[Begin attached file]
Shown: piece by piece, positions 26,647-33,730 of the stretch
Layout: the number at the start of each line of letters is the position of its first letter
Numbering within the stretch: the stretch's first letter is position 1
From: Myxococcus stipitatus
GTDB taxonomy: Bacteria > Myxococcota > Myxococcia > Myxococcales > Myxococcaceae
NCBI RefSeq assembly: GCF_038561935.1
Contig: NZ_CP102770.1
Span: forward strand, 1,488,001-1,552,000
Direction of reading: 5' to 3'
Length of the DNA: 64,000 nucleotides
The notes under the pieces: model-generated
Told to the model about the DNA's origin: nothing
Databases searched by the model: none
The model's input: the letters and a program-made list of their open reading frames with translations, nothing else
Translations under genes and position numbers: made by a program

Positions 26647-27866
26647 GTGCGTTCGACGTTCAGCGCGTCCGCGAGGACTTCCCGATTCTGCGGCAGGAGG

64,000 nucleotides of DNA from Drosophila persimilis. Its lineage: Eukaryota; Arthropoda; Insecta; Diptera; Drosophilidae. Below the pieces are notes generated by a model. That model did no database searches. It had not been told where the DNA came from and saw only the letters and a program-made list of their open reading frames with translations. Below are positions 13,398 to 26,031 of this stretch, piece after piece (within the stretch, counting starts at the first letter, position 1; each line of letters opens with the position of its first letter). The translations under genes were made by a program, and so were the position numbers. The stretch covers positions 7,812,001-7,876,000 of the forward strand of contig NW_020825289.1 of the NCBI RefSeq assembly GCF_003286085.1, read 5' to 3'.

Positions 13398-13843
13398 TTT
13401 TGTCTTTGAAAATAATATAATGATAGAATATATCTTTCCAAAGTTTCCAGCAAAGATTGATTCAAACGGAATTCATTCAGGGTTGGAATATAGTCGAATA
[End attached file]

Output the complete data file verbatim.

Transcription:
Shown: piece by piece, positions 26,647-33,730 of the stretch
Layout: the number at the start of each line of letters is the position of its first letter
Numbering within the stretch: the stretch's first letter is position 1
From: Myxococcus stipitatus
GTDB taxonomy: Bacteria > Myxococcota > Myxococcia > Myxococcales > Myxococcaceae
NCBI RefSeq assembly: GCF_038561935.1
Contig: NZ_CP102770.1
Span: forward strand, 1,488,001-1,552,000
Direction of reading: 5' to 3'
Length of the DNA: 64,000 nucleotides
The notes under the pieces: model-generated
Told to the model about the DNA's origin: nothing
Databases searched by the model: none
The model's input: the letters and a program-made list of their open reading frames with translations, nothing else
Translations under genes and position numbers: made by a program

Positions 26647-27866
26647 GTGCGTTCGACGTTCAGCGCGTCCGCGAGGACTTCCCGATTCTGCGGCAGGAGG

64,000 nucleotides of DNA from Drosophila persimilis. Its lineage: Eukaryota; Arthropoda; Insecta; Diptera; Drosophilidae. Below the pieces are notes generated by a model. That model did no database searches. It had not been told where the DNA came from and saw only the letters and a program-made list of their open reading frames with translations. Below are positions 13,398 to 26,031 of this stretch, piece after piece (within the stretch, counting starts at the first letter, position 1; each line of letters opens with the position of its first letter). The translations under genes were made by a program, and so were the position numbers. The stretch covers positions 7,812,001-7,876,000 of the forward strand of contig NW_020825289.1 of the NCBI RefSeq assembly GCF_003286085.1, read 5' to 3'.

Positions 13398-13843
13398 TTT
13401 TGTCTTTGAAAATAATATAATGATAGAATATATCTTTCCAAAGTTTCCAGCAAAGATTGATTCAAACGGAATTCATTCAGGGTTGGAATATAGTCGAATA